The survey found that native advertising is well entrenched, with plenty of room to grow: 62 per cent of publishers currently offer native advertising and 41 per cent of brands currently use it.

Tim Duggan, Content Director of independent online publisher Sound Alliance, frankly admits that native advertising saved his business.

Native advertising’s share of revenue at Sydney-based Sound Alliance has grown from about 20 per cent of advertising revenue in 2013 to 30 per cent in 2014. Duggan believes that points to native advertising being better understood and more accepted by clients than is generally believed.

‘Lots of brands are moving beyond just trying native and actually starting to look at measurement and effectiveness and how to really make it work for them.’

Tim Duggan

In October 2014, Sound Alliance launched a dedicated six-person native advertising unit, which it calls the Native Studio, comprising two native advertising editors, a social media manager, an account manager, a designer and a creative director.

“We’ve now seen the market move on now from trying to define what native advertising is and explain it to clients,” he told AdNews. “So now, lots of brands are moving beyond just trying native and actually starting to look at measurement and effectiveness and how to really make it work for them. The category is maturing a bit more now.”

That confidence is shared by Fairfax Media, which launched Brand Discover, its native advertising product arm, in 2013.

A survey by research house Mindshare, commissioned by Fairfax, shows growing acceptance of native advertising by readers. The survey of 1700 Australian consumers found that 56 per cent were attracted to branded articles.

Felix Krueger, who heads up Brand Discover, says that by the end of 2014 38 clients have had branded content published.

Krueger insists that native advertising has not altered the traditional “church and state” relationship between editorial and advertising at Fairfax. “There is zero editorial/advertising crossover. This is something which is strictly maintained.”

The launch partner for Brand Discover was Commonwealth Bank, which saw Fairfax run a series of articles carrying Commonwealth Bank branding and covering topics such as innovation in the 21st Century and gender disparity in financial investment.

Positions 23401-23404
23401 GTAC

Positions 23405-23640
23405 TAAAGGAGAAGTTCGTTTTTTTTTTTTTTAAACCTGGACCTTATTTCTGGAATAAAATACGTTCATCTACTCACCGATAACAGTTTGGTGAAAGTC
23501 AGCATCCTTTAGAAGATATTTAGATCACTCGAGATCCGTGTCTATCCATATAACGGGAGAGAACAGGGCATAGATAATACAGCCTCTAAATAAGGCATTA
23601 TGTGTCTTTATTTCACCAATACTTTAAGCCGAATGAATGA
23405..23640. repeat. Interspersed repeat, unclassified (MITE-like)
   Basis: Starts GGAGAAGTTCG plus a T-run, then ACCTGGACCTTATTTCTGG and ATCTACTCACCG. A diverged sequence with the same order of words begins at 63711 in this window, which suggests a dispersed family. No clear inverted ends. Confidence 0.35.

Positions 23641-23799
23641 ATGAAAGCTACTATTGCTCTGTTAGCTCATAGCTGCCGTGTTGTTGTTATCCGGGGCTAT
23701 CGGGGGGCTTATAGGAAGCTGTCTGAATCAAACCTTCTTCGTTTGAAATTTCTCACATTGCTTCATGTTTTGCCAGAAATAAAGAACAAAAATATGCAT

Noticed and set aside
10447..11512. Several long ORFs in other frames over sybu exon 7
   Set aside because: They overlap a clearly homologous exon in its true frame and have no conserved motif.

More recently, Fairfax has run a series of articles for Connoisseur gourmet ice-cream, ranging from the history of frozen desserts (you’ll be surprised how old they are) to how childhood aromas inspire top chefs’ personal creations.

Fairfax consulted with newspapers and other media groups from around the world, particularly The New York Times, prior to the launch of its native advertising product in 2013. A particular focus of those consultations was how best to label native advertising content to ensure full transparency.

“Our brands are built on reader trust, we’ve worked for over 100 years to gain that and it’s very important for us to maintain it,” Krueger says. “We decided to very clearly label native advertising and make sure that labelling is carried at every stage of the user journey.”

Krueger says engagement levels for branded articles are comparable with editorial content. The Mindshare survey found that average recall from native advertising was 35 per cent. “The key finding for us was that people know what native advertising is and people still enjoy content that offers value to them, as long as the content is informative and entertaining,” he says.

In other words, consumers are willing to come on board, but only if native advertisers stick to their side of the bargain. Outbrain agrees that it’s now up to native advertisers to cement consumer trust.

In its Year in Review: The Best Native Ads of 2014, Outbrain concludes that “for the most part, the overall quality of the content improved between 2013 in 2014”.

“But authenticity, transparency and editorial value continue to be areas for improvement, with quite a few native ads coming up a little short in at least one of those departments,” Outbrain says. “Questions over its definition and standardisation aside, there were still a number of impressive native advertising experiences to hit the web this year.

“The jury’s still out on whether audiences en masse believe native delivers on the hype, but they may yet come around with exposure to more experiences like the ones that made our list.”